05 Jun Incompatibility of the 3% additional contribution to corporate income tax
In its decision of May 17th, 2017 (no. C-365/16, AFEP), the Court of Justice of the European Union considered that the 3% additional contribution to corporate income tax provided for in Section 235 ter ZCA of the French Tax Code was contrary to the provisions of the Parent-Subsidiary Directive (no. 2011/96/EU of November 30th, 2011) when this contribution applies to redistributions of profits from subsidiaries established in a Member State of the European Union.
Pursuant to Section 235 ter ZCA of the French Tax Code (hereinafter “FTC“), the 3% additional contribution to corporate income tax (hereinafter the “3% Contribution“) is due by the companies liable to corporate income tax with respect to profits distributed (within the meaning of Sections 109 to 117 of the FTC).
The French Supreme Court, on June 27th, 2016, questioned the constitutionality of this 3% Contribution and its compatibility with the Parent-Subsidiary Directive. In this context, the French Supreme Court (decision of June 27th, 2016, no. 3999024, AFEP) has referred the matter to the Court of Justice of the European Union (hereinafter “CJEU“).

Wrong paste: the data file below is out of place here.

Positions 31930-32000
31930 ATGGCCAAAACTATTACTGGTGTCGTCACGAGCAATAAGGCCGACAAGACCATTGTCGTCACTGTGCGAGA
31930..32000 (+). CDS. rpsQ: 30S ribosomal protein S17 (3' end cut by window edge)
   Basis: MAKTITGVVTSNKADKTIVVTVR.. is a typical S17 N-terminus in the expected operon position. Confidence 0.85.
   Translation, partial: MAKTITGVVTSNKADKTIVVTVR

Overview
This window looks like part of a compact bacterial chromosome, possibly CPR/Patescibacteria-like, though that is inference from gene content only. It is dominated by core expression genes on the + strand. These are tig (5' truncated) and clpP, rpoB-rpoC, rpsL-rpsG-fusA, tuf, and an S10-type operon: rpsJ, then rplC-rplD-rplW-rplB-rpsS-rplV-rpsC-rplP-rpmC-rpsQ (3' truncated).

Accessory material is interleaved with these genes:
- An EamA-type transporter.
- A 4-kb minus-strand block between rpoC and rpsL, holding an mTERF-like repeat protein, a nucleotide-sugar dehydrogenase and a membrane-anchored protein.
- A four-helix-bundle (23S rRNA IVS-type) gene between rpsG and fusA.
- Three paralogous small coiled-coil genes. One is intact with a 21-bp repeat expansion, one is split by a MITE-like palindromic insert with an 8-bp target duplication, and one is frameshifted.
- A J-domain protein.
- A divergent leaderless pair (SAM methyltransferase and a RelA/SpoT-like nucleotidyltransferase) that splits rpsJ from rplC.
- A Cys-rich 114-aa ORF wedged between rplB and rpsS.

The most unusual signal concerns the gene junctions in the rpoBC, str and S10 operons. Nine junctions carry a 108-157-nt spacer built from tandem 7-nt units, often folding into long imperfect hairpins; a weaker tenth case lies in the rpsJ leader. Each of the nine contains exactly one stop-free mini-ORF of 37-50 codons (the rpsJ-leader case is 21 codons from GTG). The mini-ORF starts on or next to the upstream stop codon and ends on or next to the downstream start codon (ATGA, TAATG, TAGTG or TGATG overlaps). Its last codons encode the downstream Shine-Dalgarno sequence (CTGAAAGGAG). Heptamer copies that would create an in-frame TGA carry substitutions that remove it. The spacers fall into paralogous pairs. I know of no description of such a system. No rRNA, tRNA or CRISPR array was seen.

In its decision of May 17th, 2017, the CJEU considers that:
“Article 4(1)(a) of Council Directive 2011/96/EU of 30 November 2011 on the common system of taxation applicable in the case of parent companies and subsidiaries of different Member States, as amended by Council Directive 2014/86/EU of 8 July 2014, must be interpreted as precluding a tax measure laid down by the Member State of a parent company, such as that at issue in the main proceedings, providing for the levy of a tax when the parent company distributes dividends and the basis of assessment of which tax is the amounts of the dividends distributed, including those coming from that company’s non-resident subsidiaries“.
However, according to the CJEU, the 3% Contribution does not constitute a withholding tax.
In the light of this decision, for the past, taxpayers who challenged the 3% Contribution could be successful in their request for the portion corresponding to the redistributions of profits from European subsidiaries.
Regarding the redistribution of profits generated by subsidiaries from France or a third state to the European Union, taxpayers should be able to challenge the application of the 3% Contribution on the basis of “reverse discrimination”. The Constitutional Council could be questioned on this issue by the French Supreme Court, which is now called upon to rule on the appeal introduced by the AFEP.
Moreover, for the future, the question of the abolition of the 3% Contribution would arise again, even if its scope had been amended as from January 1st, 2017.